• Active attempts to replace scientific explanations with supernatural ones (Recently one of the Wedge fellows, Joe Campana, revealed that “all ID scholars are obligatory participants in reinterpretation research, . . . . much of their day, day out work is in reinterpretation research.” He define reinterpretation research as interpreting past and current published science according to the “design paradigm” – to provide alternative supernatural explanations).
  • They “validate” ID theory by”logical inference” rather than experiential testing. They also see validation in public support rather than reality and consider Christians their “natural constituency” in this.

Theistic science

These characteristics show “theistic science” differs from the modern scientific method by:

  • Omitting the requirement for evidence-based testing or validation and constant updating of theories;
  • Preferring supernatural explanations, even actively filtering out natural explanations or declaring them impossible;
  • Willingness to import theistic ideas into science, placing more importance on revelation than empirical evidence.

theistic method

I believe the flow diagram on the right represents “theistic science” methodology.

ID in practice

In the discussion around the Ohio Department of Education’s Science Standards in 2002 US Wedge activists attempted to amend the standards by inclusion of a definition of science based on a resolution of the Ohio Academy of Science. However, they deleted the vital statement: “explanations that are open to further testing, revision, and falsification, and while not “believed in” through faith may be accepted or rejected on the basis of evidence.” The ID activists preferred science “which leads to a more adequate explanation of natural phenomena.” Their omission of “testing, revision, and falsification” is significant. So is their “more adequate explanation.” They see supernatural biblical “explanations” as “more adequate” than scientific ones.They apply the “Christian perspective” filter.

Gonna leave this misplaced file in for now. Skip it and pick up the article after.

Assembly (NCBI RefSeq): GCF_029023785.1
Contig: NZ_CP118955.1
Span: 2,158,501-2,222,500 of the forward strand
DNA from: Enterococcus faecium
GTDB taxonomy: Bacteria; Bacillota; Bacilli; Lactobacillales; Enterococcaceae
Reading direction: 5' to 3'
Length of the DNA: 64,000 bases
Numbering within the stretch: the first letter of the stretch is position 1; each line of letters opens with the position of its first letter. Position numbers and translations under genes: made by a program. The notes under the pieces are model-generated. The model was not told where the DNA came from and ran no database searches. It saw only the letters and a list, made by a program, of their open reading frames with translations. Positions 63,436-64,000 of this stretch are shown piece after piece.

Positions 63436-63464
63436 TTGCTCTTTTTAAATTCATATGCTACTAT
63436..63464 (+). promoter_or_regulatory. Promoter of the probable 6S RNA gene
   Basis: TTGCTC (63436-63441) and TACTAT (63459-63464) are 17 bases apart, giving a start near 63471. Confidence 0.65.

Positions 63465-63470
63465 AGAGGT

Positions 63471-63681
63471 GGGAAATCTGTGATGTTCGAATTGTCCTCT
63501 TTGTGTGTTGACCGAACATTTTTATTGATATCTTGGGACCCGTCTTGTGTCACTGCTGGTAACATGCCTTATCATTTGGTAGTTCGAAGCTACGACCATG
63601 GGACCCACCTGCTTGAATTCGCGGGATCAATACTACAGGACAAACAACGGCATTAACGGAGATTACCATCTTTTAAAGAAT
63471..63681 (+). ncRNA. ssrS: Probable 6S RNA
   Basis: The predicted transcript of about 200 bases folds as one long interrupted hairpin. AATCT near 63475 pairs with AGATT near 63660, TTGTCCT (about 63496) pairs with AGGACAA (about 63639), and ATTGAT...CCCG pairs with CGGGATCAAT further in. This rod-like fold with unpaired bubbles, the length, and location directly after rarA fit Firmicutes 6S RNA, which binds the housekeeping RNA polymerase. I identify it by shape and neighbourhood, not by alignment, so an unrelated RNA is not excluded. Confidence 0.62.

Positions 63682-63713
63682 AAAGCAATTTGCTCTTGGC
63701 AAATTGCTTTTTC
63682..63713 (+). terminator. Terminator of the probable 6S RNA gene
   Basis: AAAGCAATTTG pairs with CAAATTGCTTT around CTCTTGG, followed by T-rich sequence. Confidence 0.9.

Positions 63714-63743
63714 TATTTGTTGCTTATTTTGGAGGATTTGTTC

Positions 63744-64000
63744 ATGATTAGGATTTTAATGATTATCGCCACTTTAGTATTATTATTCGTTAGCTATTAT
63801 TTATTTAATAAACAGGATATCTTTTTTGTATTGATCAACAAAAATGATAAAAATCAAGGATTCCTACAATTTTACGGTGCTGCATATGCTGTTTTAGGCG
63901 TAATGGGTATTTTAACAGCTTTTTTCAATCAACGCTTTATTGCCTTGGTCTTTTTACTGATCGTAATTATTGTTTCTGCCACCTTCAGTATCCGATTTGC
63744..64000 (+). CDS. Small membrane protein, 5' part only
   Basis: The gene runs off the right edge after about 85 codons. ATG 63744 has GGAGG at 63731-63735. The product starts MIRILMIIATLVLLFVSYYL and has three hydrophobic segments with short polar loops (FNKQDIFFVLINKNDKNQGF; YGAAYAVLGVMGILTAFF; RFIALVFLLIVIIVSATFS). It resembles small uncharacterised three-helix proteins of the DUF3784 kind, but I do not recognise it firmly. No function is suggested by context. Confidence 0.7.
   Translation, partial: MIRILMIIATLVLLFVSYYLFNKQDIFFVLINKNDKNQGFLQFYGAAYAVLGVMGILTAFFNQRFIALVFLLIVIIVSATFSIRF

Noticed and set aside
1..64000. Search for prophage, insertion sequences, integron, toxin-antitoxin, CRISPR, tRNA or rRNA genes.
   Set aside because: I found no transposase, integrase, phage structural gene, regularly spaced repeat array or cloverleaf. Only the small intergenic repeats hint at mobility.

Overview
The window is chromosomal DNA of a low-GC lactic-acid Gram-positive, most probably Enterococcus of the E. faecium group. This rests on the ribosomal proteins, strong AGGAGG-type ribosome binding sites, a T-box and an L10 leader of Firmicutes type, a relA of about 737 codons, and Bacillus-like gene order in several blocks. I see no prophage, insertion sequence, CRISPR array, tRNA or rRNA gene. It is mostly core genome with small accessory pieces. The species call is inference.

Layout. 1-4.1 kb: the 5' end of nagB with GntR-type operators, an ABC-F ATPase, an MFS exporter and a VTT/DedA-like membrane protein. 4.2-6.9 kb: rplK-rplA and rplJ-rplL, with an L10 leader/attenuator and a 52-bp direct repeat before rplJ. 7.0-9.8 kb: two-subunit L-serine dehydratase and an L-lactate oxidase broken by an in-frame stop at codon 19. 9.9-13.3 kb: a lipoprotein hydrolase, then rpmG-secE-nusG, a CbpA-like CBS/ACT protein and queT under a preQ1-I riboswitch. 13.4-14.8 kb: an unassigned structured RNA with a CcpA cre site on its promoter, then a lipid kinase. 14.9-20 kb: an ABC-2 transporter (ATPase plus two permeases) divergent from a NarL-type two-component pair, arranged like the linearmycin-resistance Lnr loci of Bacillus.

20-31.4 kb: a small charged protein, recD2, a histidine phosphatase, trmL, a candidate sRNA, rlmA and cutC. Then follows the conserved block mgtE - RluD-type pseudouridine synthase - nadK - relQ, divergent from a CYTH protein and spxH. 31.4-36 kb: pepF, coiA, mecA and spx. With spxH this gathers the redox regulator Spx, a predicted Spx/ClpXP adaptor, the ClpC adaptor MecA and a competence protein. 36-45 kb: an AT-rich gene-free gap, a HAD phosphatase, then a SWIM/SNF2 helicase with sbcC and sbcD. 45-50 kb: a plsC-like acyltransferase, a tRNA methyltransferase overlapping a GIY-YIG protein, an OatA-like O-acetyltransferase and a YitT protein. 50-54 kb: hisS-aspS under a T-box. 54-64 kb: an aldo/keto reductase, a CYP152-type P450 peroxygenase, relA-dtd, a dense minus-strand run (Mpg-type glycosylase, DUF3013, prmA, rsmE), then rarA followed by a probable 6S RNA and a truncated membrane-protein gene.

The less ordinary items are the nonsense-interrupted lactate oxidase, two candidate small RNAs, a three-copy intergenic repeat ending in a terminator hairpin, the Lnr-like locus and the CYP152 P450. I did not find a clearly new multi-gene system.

In the Kitzmiller v Dover trial Michael Behe, a major Wedge scholar, defined ID as “a scientific theory which relies exclusively on the observable, physical, empirical evidence of nature plus logical inferences (my emphasis). He admitted that according to this definition astrology also qualifies as a scientific theory and that “my definition of the word ‘theory’ . . . does not include the theory being true.” As Barbara Forrest points out this definition encapsulate ID “science.” “ID creationists mine from the scientific literature data produced by other scientists and draw the ‘logical inference’ that natural processes cannot explain it; therefore a ‘designer’ is the only logical explanation.” This is “reinterpretation research” in action!

It’s easy to see the appeal of “theistic science” (and its ID manifestation) to Christians and other theists. It can be used to give a scientific credibility to their cherished, and strongly held, beliefs. A similar approach with a different, not necessarily Christian, filter is also attractive to superstitious people and those who wish to argue for a credible supernatural. But, of course it’s not science – and has no standing amongst working scientists.

Is science naturalist?